Start a Spending Plan
share this page
A spending plan gives you control. Your plan will clearly show how much money you have coming in, what you’re spending it on and where you can make trade-offs to come up with extra cash. It’s also your first step in meeting larger financial goals. With a spending plan in place you will be better able to find the money you’ll need to reach them.
Begin by adding up your monthly expenses and subtracting them from your take-home pay (the Spending Plan Worksheet can help). Then think about your financial priorities beyond your monthly bills, such as paying off high-interest credit card debt, building an emergency fund and saving for college or retirement.
Keep in mind that some of these longer-term goals can help you stretch your money even further—paying off credit card debt can free up more cash because you won’t have those bills hanging over your head and won’t have to pay interest every month. Contributions to a Thrift Savings Plan or other pre-tax retirement saving plan lower your taxable income then grow tax-deferred for the future. And building an emergency fund gives you a cushion that can help you avoid expensive debt.
If you’re married, you’ll want to set goals and identify any expenses you can reduce with your spouse. This will help avoid misunderstandings or overspending. To create a spending plan, take the following steps:
- Add up your monthly expenses. List the bills you have to pay every month, such as your mortgage or rent, car payment, insurance premiums, utilities and phone bills.
- Add up your household’s monthly take-home pay. This includes after-tax pay for you and your spouse and any other income, such as investment or rental income.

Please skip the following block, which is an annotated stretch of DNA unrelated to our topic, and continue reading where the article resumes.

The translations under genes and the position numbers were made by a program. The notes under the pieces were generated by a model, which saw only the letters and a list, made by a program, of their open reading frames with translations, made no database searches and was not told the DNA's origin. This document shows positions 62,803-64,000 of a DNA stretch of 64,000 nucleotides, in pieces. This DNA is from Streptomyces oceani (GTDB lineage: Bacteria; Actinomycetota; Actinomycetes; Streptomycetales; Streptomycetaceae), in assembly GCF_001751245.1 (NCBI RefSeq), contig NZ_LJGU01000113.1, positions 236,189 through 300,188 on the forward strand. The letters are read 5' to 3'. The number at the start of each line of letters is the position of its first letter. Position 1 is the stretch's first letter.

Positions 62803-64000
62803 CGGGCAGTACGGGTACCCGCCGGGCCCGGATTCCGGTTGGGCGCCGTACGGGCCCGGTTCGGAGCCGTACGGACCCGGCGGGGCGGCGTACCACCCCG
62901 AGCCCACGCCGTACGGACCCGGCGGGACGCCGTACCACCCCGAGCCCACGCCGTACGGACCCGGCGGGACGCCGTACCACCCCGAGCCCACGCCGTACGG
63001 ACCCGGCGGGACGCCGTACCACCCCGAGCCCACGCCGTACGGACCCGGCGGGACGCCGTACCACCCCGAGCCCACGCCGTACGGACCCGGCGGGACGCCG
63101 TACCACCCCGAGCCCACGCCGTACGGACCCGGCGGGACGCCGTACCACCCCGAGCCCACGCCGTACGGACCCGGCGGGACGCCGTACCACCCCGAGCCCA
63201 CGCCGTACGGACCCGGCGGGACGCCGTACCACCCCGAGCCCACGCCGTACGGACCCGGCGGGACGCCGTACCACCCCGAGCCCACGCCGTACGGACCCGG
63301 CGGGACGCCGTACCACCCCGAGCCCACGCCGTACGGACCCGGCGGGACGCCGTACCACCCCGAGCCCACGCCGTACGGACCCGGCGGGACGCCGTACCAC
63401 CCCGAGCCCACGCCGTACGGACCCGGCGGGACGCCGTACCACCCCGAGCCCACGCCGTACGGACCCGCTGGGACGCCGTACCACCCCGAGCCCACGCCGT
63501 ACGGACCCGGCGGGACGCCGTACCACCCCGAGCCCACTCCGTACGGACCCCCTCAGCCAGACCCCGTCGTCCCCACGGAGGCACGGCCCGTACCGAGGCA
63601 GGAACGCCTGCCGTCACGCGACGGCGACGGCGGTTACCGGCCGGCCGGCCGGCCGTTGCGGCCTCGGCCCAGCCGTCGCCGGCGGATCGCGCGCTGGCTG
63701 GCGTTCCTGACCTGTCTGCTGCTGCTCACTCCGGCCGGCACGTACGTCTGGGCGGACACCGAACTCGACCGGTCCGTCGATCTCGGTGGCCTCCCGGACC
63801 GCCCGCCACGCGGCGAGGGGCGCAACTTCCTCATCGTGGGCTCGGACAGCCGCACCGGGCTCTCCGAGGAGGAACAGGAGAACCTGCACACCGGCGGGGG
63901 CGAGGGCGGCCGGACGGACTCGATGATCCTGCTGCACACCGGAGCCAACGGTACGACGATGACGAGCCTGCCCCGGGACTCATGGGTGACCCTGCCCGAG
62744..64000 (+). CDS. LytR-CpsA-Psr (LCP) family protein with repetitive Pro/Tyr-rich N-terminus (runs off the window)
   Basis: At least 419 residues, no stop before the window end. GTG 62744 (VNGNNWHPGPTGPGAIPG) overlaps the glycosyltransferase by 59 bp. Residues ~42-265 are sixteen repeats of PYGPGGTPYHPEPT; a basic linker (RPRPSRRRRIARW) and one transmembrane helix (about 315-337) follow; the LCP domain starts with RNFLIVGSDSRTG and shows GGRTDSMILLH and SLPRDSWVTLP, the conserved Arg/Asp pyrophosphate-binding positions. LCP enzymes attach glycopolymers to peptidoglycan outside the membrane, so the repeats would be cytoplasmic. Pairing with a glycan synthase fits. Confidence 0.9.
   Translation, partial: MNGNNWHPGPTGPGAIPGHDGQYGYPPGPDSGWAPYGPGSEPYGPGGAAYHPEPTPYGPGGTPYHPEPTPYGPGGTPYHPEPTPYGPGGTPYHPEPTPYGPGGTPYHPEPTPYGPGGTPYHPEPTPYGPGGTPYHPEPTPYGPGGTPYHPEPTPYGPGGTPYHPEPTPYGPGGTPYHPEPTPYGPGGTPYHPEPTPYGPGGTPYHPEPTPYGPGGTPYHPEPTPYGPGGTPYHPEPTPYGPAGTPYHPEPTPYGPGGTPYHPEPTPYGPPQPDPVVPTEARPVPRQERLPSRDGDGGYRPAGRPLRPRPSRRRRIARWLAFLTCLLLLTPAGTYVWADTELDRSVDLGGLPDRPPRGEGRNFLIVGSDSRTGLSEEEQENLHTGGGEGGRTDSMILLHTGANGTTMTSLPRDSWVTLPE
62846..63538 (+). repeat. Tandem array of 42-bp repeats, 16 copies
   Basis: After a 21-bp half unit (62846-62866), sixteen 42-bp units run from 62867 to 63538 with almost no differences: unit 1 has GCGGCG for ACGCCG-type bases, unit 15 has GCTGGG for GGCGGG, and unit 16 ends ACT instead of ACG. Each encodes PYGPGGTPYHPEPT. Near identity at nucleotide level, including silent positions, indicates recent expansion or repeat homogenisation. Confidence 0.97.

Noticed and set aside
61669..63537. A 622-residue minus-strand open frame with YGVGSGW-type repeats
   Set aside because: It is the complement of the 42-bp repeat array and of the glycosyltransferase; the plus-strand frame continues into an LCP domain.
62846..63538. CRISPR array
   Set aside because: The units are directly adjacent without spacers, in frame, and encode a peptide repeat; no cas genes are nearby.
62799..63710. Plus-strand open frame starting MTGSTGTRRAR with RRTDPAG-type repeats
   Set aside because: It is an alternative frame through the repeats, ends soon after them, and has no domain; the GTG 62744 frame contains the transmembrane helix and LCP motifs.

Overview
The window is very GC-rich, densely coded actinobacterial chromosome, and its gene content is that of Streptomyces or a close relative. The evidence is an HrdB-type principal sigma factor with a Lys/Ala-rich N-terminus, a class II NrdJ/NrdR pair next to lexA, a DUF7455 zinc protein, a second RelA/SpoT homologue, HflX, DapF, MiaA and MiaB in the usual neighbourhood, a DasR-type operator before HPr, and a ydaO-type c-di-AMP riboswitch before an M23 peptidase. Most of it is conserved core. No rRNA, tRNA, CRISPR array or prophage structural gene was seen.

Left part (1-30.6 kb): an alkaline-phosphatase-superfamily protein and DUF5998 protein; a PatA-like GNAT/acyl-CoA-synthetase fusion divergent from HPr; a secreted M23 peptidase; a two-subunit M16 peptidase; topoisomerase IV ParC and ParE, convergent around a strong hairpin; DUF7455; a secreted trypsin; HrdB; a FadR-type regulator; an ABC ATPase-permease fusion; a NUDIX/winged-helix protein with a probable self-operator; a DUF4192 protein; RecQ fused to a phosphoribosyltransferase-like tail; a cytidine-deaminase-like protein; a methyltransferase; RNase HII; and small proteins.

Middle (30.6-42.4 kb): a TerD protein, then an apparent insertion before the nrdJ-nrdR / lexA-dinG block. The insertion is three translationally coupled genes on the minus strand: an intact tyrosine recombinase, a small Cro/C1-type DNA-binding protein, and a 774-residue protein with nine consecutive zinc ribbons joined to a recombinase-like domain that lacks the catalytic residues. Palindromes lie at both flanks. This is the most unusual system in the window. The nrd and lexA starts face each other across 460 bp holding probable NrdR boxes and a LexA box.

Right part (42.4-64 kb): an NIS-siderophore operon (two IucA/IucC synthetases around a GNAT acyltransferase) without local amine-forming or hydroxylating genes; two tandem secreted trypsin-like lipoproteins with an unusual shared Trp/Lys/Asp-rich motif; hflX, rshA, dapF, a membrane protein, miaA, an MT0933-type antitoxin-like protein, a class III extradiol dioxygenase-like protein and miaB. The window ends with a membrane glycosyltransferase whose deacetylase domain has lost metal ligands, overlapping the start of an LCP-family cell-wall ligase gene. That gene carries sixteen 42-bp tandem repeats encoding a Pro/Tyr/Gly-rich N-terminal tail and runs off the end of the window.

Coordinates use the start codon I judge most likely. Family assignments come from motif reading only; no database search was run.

- Subtract your expenses from your income. If you’re close to zero or get a negative number take a second look at your non-essential expenses, such as cable TV, entertainment and travel. These items are easier to trim if you’re spending too much or if that money is needed elsewhere.
- List your other financial priorities, such as building up an emergency fund, paying off credit card debt and saving for retirement or college. Estimate how much you would need to meet your goal and when you’d want to reach it. Then divide the time (in months) into the amount. This will give you monthly savings targets for each priority. See Setting SMART Goals for more information.
- Match your money with your expenses and your goals. When your income and expenses are clearly laid out, you’ll see where you can make trade-offs to come up with more cash that can improve your longer-term financial situation. Adjust your spending until you’re spending less than you make or are saving enough to meet your other financial priorities.
- Review your plan and priorities every few months. A spending plan is a “living document” that will change with your needs and situation. Life happens. And your spending plan should be flexible enough to change with whatever comes your way.